Transvaginal mesh implants were once thought to be promising treatment option for women suffering from conditions like pelvic organ prolapse and urinary incontinence. The mesh implants were intended to provide support around key organs and muscles. Unfortunately, however, the frequency of complications related to the use of transvaginal mesh has dampened the promise of this product.

Transvaginal mesh is a net like implant that has been used to treat pelvic organ prolapse and stress urinary incontinence. Pelvic organ prolapse (POP) occurs when the muscles and ligaments supporting a woman’s pelvic organs weaken, allowing the organs to slip out of place. In cases of POP, doctors used transvaginal mesh to reinforce the weakened vaginal wall, thus “propping up” the wall and preventing the organs from slipping out of place.

Stress urinary incontinence (SUI) is the unintentional loss of urine due to a physical movement or activity, such as coughing, sneezing, running, or lifting. Doctors used transvaginal mesh to treat SUI by implanting the mesh to support the urethra or bladder neck, which helps balance out the pressure on the bladder that would otherwise lead to incontinence.

In many cases, however, the surgical insertion of the transvaginal mesh, the mesh itself, or both led to serious complications. This happened so frequently that the FDA released a warning in 2008, acknowledging that the use of transvaginal mesh to treat POP and SUI posed serious risks. For instance, some patients experienced a phenomenon known as “mesh erosion,” whereby the mesh device gradually moves through the vaginal wall and sometimes even in to surrounding organs. Where erosion occurs, the patient may have to endure further surgeries to remove the mesh. Other side effects and complications include pain, bleeding, infection, pain during sex, urinary problems and even organ perforation.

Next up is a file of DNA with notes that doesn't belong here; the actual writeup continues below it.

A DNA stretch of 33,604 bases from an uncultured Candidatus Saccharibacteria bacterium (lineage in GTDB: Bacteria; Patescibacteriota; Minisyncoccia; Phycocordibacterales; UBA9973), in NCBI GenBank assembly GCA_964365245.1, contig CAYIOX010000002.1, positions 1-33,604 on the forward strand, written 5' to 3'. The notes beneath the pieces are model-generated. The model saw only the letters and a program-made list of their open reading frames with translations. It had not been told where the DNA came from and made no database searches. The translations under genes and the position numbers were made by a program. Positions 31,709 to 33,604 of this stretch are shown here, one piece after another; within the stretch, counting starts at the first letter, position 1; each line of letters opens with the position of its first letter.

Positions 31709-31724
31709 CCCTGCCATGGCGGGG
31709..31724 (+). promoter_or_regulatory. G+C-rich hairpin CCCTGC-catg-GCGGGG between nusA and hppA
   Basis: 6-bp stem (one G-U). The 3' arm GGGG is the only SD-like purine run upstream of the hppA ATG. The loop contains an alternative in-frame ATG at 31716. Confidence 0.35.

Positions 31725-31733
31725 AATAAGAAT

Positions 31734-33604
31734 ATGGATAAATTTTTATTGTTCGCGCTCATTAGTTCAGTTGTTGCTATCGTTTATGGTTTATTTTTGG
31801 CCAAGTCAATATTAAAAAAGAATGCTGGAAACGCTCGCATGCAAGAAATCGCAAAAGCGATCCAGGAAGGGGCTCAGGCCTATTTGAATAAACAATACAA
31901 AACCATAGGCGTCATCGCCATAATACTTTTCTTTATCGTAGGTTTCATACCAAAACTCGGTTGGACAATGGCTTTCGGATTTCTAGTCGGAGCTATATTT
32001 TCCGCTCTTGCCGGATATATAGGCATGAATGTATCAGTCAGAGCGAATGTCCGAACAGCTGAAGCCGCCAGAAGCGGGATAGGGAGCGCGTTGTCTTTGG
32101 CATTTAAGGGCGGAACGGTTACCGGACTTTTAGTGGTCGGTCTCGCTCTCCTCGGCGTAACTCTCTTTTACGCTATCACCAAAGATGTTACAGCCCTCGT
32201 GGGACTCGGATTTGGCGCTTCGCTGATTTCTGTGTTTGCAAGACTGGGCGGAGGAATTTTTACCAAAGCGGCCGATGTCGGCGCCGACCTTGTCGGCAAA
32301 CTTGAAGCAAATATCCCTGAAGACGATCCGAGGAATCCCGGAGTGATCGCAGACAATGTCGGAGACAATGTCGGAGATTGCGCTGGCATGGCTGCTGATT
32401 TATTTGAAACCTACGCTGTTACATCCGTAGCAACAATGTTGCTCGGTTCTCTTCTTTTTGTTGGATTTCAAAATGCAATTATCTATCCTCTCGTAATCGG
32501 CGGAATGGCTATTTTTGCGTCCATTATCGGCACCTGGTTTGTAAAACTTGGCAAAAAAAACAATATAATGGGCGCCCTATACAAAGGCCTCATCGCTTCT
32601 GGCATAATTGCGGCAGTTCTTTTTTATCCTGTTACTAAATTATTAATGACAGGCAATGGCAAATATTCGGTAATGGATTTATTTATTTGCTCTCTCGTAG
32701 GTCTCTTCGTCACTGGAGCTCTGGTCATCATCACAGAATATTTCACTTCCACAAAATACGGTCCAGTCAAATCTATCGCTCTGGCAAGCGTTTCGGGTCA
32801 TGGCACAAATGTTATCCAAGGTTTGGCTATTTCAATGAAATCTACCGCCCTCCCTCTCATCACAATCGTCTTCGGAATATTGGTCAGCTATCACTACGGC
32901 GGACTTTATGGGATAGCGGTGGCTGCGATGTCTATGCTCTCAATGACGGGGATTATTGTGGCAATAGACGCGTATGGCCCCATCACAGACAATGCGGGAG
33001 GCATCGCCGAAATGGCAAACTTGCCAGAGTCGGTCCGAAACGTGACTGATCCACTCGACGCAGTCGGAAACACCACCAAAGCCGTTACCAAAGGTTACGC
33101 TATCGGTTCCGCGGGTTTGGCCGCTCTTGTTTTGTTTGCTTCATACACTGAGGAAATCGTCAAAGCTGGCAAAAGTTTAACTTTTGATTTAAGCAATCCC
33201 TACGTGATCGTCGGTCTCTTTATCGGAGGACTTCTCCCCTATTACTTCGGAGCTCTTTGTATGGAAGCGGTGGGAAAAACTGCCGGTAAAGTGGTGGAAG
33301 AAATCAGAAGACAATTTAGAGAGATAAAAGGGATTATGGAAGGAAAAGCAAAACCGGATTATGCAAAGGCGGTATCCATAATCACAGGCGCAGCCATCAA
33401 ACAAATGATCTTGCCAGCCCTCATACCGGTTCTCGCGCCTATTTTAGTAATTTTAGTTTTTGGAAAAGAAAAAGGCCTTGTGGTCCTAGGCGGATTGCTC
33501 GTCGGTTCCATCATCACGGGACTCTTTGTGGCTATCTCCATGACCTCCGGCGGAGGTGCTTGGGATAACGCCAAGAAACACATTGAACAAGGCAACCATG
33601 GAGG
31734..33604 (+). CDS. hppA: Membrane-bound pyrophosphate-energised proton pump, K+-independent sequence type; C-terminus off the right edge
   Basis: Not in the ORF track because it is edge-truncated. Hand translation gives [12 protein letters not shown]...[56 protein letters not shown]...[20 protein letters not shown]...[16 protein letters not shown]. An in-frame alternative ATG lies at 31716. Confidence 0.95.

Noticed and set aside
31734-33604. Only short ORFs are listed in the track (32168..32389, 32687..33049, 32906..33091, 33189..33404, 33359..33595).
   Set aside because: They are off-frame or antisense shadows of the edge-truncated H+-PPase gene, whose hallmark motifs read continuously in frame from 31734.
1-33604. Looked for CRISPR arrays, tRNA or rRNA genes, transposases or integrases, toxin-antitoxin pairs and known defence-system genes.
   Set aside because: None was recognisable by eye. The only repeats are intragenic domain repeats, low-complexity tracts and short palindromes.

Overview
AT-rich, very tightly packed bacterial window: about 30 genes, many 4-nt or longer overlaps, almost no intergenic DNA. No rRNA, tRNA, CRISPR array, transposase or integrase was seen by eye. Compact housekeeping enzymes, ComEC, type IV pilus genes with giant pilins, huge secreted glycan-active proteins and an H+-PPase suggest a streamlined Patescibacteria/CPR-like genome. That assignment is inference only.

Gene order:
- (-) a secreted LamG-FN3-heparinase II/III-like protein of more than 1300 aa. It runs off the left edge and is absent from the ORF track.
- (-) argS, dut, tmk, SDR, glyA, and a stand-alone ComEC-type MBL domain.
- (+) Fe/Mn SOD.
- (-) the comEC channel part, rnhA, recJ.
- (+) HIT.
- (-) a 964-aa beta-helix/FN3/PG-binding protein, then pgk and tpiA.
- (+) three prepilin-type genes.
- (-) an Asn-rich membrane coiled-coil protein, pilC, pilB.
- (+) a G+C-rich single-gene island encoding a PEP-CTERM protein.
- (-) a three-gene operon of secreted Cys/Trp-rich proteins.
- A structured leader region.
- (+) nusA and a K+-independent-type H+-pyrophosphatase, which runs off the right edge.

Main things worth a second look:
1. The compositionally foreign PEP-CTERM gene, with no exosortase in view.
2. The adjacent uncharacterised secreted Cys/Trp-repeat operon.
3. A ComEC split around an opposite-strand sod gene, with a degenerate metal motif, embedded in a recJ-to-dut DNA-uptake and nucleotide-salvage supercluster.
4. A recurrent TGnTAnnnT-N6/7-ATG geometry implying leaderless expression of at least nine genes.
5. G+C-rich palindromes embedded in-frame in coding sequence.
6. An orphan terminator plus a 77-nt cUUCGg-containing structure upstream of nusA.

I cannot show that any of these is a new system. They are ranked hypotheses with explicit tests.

As a result of these side effects, the FDA proposed reclassifying the surgical procedure involving the insertion of transvaginal mesh to treat POP and SUI as a “high risk” procedure, rather than a “moderate risk” procedure. In addition, thousands of women around the country brought lawsuits against the manufacturers of transvaginal mesh, arguing that the use of their product not only failed to help them, but left them worse off than before! One manufacturer recently paid around $830 million to resolve a number of lawsuits brought by women claiming injury from the implants.

Although some of the cases were brought in class actions, many others are being resolved individually through the courts in large groups referred to as multidistrict litigation (MDL). Through MDL, groups of cases that deal with similar facts and injuries, such as the cases brought by many women who have been injured as a result of transvaginal mesh procedures, are handled by the same judge or group of judges.

If you or a loved one have suffered injury after undergoing a procedure to implant transvaginal mesh for the treatment of POP, SUI or some other condition, you may have legal recourse through a class action or MDL action. Call the skilled attorneys at Brooks Law Group. We can help.

Steve was born in New Orleans, Louisiana. As was the practice for new doctors his father worked day and night during his medical residency at Charity Hospital there. Steve comes from a long line of doctors. His father, his grandfather, his great grandfather, even two uncles were all specialists and/or surgeons in their chosen medical specialties, including internal medicine specialist, obstetrics / gynecology, neurosurgery and general practice / surgery. His great-great grandfather was the Surgeon General of Ohio during the Civil War.